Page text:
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The ATM: Still a core banking touchpoint with the consumer

How the untapped potential for cost optimization will lead to an evolution of ATM operating models.


The results of the third round of the 2016 global ATM Benchmarking Study reinforce the central position the ATM occupies in today’s omni-channel banking environment. 

The results also reveal that there is still a long way to go to reach optimization in operating this powerful self-service technology. This report sketches the current global ATM landscape before delving deep into the vast range of metrics the study has developed since its inception. The report set out to provide fresh insights into the performance, cost and profitability structure of ATM estates of participants.

 A comparison of the results of three separate ATM surveys between 2011 and 2016 shows the evolving trends in our industry across the most important metrics of ATM operational performance. This new study reveals that there are several ongoing inconsistencies in the way the ATM industry manages its costs. There is still considerable opportunity for improving cost efficiencies across the ATM operational lifecycle. In a time when the costs of compliance and of migrating to new operating systems continue to pose a challenge, cost optimization in the ATM industry has become nothing less than a competitive necessity.
ATMs are central for access to cash... and the banking experience. In some markets their role has evolved... to be a channel complementary to branch, mobile and internet banking.

ATM Benchmarking Study 2016 and Industry Report



ATMIA, in partnership with selected consultancies, collected statistics from 43 global ATM operators. The value of such insights is especially important as ATMs are core to branch modernization within an omni-channel banking concept, and a core access-to-cash channel in financial inclusion initiatives. The analysis delves deeper into the main topical areas:

  • Cost and profitability dynamics: The study found that only a small portion of ATM operators are running their business profitably. From a banking perspective, the ATM channel is still very much run as a lower cost option to bank tellers. The industry is proving once again to have an untapped potential for cost optimization.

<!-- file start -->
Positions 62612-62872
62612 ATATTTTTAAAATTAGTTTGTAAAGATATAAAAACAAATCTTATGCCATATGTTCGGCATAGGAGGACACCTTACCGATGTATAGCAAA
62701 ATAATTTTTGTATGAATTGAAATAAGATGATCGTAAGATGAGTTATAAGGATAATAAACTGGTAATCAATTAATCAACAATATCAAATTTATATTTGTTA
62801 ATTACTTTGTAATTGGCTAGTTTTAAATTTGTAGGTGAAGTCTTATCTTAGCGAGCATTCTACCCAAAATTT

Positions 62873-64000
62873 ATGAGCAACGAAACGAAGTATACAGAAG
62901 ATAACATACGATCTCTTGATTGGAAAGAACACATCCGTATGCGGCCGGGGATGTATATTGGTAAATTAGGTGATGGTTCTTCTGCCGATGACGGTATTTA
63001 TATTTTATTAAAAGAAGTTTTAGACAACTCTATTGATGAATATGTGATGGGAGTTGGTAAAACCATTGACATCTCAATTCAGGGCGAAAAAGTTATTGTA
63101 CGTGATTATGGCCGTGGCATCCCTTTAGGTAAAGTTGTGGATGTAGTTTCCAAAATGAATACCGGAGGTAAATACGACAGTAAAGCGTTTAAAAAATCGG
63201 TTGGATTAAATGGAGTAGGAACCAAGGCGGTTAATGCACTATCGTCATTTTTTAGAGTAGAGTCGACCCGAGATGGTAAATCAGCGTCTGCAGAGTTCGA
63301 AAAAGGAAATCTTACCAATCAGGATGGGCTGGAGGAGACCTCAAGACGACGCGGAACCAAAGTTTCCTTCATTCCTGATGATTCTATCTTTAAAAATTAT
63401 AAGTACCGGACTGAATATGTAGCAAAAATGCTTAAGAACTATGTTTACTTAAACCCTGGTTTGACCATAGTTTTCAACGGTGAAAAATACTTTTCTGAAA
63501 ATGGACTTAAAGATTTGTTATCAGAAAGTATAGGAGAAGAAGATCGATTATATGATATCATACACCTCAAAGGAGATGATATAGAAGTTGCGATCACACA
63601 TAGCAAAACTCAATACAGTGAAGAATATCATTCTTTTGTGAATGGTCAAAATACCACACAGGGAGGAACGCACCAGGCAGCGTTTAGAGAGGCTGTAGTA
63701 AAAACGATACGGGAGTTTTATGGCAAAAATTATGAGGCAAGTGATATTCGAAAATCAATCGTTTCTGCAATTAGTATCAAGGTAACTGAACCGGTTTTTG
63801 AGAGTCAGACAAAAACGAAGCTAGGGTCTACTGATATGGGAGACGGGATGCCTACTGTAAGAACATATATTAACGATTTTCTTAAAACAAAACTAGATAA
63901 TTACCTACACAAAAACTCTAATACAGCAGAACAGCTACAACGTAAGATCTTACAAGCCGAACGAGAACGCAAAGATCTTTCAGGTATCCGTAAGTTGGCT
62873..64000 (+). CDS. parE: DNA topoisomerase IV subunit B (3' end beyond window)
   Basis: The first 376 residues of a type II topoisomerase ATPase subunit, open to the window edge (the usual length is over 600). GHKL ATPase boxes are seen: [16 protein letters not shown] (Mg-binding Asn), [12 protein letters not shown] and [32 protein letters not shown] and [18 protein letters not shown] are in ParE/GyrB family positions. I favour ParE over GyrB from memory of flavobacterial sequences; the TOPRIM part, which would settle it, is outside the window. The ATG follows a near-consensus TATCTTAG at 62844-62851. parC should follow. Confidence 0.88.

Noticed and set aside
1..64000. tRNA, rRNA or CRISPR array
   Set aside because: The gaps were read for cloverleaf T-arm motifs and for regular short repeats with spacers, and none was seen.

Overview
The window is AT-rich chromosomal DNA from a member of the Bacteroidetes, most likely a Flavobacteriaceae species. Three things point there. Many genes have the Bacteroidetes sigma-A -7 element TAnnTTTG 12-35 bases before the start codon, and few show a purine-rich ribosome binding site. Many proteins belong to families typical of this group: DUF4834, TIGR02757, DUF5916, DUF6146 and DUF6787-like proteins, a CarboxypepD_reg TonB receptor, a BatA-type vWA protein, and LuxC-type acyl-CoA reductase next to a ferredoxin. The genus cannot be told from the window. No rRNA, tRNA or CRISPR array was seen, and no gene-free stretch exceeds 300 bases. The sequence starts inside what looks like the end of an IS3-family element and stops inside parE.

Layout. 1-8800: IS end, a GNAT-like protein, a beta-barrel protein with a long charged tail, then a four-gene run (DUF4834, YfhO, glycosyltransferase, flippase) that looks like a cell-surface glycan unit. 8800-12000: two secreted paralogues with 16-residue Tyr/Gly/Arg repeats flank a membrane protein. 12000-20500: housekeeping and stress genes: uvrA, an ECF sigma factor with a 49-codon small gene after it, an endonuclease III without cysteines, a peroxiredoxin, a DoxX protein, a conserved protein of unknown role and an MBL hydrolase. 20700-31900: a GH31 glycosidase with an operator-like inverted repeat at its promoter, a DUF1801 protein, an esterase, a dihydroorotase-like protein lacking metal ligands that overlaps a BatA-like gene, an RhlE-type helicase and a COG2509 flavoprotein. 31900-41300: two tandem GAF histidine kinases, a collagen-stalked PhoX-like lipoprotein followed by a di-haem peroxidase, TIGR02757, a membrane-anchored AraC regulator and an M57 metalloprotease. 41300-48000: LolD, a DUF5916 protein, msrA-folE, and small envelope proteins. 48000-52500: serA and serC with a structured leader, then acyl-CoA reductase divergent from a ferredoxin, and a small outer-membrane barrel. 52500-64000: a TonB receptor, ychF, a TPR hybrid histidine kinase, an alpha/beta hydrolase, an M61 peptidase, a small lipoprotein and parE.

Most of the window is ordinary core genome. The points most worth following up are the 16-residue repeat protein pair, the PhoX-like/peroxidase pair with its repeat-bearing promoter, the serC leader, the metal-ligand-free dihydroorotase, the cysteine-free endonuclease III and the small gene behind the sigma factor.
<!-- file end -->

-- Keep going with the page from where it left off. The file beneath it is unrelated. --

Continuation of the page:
• Increased ATM functionality: Based on the data collected, the working hypothesis is that ATMs will evolve into a different, built-for-purpose array of value propositions that will be targeted to the provision of a defined and numerically limited range of services.  

  • ATM crime and fraud management: Fraud and crime are having an impact on the industry, not only in terms of losses, but also of increased effort from ATM operators investing capital and resources aimed at preventing fraud. Collected data highlights an increase in fraud investigation costs varying from 30 percent to 53 percent throughout the sample of participants, regardless of their size.
Fraud poses a significant challenge to the industry and increasing investment and effort is required to address it.


After nearly 50 years in existence, the ATM channel is proving to have retained its central role as a core banking touchpoint with the consumer.

  1. The ATM remains a core channel, complementing internet and
    mobile banking.
  2. The ATM channel holds an unexploited potential for cost optimization and profitability enhancement.
  3. The selectivity of ATM functionality appears as a focus of ATM operators on a well-defined range of services.

ATMs are still central to the banking industry in a complementary role to the more recently introduced electronics payment facility. ATMIA and Accenture believe that the ATM will retain its importance for banks and consumers alike in the foreseeable future, but also that the untapped potential for cost optimization and revenue generation will lead, in the medium term, to an evolution of ATM operating models.